After 12 years in Silicon Valley, I had finally burnt out. It wasn’t anything dramatic or even that obvious. I was just stuck. I blamed it on everything but myself and for some reason mostly on the city in which I was living, San Francisco.
It was clear I needed to escape. So I packed up my bags, rented out my place and set off. I didn’t really have a plan, just a vague idea of exploring the world in search of the city I wanted to live in next. I had no clue though how much traveling alone would teach me.
The first skill I mastered was meeting complete strangers. Turns out loneliness is a strong motivator. I was never shy before but I also wasn’t the type of person to strike up a conversation with a stranger. Within a month or two I wouldn’t finish a walking tour without having made a couple new friends to explore town with.
The beauty of meeting new people is they offer new opportunities. They’ve heard about an awesome show we just have to checkout tonight. Or sometimes it’s an old friend who reaches out via social media to tell you about their favorite restaurant that you can’t miss. Since you are alone, the decision to change your plans is solely on your shoulders. Embracing spontaneity isn’t always as easy as it may seem, especially for us planners. Quickly though I learned how one small thing can lead to an amazing adventure.
"When you are alone there is no one else to blame. You are the only one responsible for how you spend your time."
After two weeks in Mexico City for example, I heard that a high school friend from Europe, who I hadn’t seen in 5 years, was in Cozumel for his brother-in-law’s wedding. I jumped on a plane the next day. It turned out that the groom-to-be was a dive master so I found myself diving for the first time in 15 years. I remembered how much I loved it and began wondering why I hadn’t done it in so long.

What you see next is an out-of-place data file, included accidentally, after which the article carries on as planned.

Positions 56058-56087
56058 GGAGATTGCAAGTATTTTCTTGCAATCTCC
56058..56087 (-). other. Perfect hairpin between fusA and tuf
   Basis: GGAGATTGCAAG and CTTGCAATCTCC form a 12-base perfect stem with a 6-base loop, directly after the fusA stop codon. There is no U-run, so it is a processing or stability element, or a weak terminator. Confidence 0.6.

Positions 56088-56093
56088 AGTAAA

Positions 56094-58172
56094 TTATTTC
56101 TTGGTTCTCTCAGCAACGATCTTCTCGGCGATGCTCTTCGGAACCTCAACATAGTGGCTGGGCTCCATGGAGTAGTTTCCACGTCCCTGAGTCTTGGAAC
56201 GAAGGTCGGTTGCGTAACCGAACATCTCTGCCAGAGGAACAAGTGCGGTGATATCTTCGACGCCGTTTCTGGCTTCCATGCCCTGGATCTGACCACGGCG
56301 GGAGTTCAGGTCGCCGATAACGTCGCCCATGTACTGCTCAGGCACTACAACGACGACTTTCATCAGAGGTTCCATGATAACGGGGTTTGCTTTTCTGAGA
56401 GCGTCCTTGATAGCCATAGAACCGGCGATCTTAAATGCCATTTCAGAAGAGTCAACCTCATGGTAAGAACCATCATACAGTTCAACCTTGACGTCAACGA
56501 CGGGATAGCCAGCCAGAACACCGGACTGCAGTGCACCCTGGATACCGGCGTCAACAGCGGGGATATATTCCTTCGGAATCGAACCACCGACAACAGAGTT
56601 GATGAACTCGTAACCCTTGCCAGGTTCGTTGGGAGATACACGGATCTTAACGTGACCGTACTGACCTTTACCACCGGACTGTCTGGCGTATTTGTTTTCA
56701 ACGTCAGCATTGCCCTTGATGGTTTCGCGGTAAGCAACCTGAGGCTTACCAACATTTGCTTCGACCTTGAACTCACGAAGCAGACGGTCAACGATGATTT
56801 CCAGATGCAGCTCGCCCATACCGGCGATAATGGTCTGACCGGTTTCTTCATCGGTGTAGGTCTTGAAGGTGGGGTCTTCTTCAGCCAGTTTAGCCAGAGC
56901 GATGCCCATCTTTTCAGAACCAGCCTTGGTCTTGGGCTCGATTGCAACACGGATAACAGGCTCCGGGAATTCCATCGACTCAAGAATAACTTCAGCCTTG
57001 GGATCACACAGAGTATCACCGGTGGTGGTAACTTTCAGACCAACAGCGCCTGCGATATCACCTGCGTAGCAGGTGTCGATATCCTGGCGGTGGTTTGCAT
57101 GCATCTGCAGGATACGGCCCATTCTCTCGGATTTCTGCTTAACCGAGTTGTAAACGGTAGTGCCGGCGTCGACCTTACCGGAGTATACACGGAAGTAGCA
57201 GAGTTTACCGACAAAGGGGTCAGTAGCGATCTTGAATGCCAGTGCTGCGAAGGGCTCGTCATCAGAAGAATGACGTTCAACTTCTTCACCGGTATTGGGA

When you are alone there is no one else to blame. You are the only one responsible for how you spend your time. Being spontaneous is amazing but if you don’t set goals you wake up tomorrow and it is 15 years later. So I found myself a dive spot completely off the beaten path in the Philippines and became an Advanced Open Water diver. I booked a VAWAA with Viviana in Buenos Aires to learn to tango, another dream I had been post poning for years. I made time to visit childhood friends to reconnect and to get to know their children.
Even more important than what you spend your time doing is who you spend that time with. I had lived away from my parents for 15 years by the time I left, 12 of which we were on different continents. I love my parents deeply but had also grown accustomed to being far away. Early into my travels though, I was reminded how lucky I was to have time to spend with them. Over the course of the year, we spent almost 2 months together, be it back home or traveling through Vietnam and Cambodia together. Beyond the wonderful memories, I learned a whole lot about them and myself through deep conversations that took weeks to unfold.
All this is to say that by setting off to travel I had not only extracted myself from a comfortable routine, I had unwittingly forced myself to learn more about myself than I ever had. So it’s probably not surprising in hindsight that when I came through San Francisco a year later a few things were different.
"Even more important than what you spend your time doing is who you spend that time with."
San Francisco of course hasn’t changed but my vision of it has. It no longer is the place I hadcome straight out of college to work and where I had defined my life through my job. It is home to friends who have been by my side through the good times and the bad for over a decade.Thanks to everything I learned traveling I now know it is where I have the solid foundation and exciting opportunities to build the next chapter of my life.
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